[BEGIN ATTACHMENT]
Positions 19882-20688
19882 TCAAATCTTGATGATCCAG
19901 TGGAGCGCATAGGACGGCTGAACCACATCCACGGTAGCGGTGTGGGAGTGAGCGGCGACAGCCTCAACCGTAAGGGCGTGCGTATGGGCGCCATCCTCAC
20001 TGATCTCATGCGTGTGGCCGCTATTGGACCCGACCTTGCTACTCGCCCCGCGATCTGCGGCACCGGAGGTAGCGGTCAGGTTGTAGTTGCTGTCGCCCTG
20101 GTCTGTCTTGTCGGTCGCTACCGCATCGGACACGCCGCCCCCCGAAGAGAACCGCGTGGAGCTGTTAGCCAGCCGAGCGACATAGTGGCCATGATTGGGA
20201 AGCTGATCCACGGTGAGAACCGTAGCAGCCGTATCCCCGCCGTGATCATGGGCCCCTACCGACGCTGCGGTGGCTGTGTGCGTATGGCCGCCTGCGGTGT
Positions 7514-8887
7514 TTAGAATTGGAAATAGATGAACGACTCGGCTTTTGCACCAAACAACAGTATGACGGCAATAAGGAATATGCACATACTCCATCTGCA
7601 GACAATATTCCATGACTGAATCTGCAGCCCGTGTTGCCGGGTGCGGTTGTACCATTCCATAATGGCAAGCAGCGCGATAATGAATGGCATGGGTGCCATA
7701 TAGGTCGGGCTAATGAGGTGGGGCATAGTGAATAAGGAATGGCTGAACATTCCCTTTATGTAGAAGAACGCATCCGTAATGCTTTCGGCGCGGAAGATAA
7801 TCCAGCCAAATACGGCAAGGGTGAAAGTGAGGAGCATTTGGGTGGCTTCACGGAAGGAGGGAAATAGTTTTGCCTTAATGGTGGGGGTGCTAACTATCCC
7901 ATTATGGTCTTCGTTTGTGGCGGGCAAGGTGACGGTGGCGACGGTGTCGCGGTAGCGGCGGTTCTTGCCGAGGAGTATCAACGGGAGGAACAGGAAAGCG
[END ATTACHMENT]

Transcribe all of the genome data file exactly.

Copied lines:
Positions 19882-20688
19882 TCAAATCTTGATGATCCAG
19901 TGGAGCGCATAGGACGGCTGAACCACATCCACGGTAGCGGTGTGGGAGTGAGCGGCGACAGCCTCAACCGTAAGGGCGTGCGTATGGGCGCCATCCTCAC
20001 TGATCTCATGCGTGTGGCCGCTATTGGACCCGACCTTGCTACTCGCCCCGCGATCTGCGGCACCGGAGGTAGCGGTCAGGTTGTAGTTGCTGTCGCCCTG
20101 GTCTGTCTTGTCGGTCGCTACCGCATCGGACACGCCGCCCCCCGAAGAGAACCGCGTGGAGCTGTTAGCCAGCCGAGCGACATAGTGGCCATGATTGGGA
20201 AGCTGATCCACGGTGAGAACCGTAGCAGCCGTATCCCCGCCGTGATCATGGGCCCCTACCGACGCTGCGGTGGCTGTGTGCGTATGGCCGCCTGCGGTGT
Positions 7514-8887
7514 TTAGAATTGGAAATAGATGAACGACTCGGCTTTTGCACCAAACAACAGTATGACGGCAATAAGGAATATGCACATACTCCATCTGCA
7601 GACAATATTCCATGACTGAATCTGCAGCCCGTGTTGCCGGGTGCGGTTGTACCATTCCATAATGGCAAGCAGCGCGATAATGAATGGCATGGGTGCCATA
7701 TAGGTCGGGCTAATGAGGTGGGGCATAGTGAATAAGGAATGGCTGAACATTCCCTTTATGTAGAAGAACGCATCCGTAATGCTTTCGGCGCGGAAGATAA
7801 TCCAGCCAAATACGGCAAGGGTGAAAGTGAGGAGCATTTGGGTGGCTTCACGGAAGGAGGGAAATAGTTTTGCCTTAATGGTGGGGGTGCTAACTATCCC
7901 ATTATGGTCTTCGTTTGTGGCGGGCAAGGTGACGGTGGCGACGGTGTCGCGGTAGCGGCGGTTCTTGCCGAGGAGTATCAACGGGAGGAACAGGAAAGCG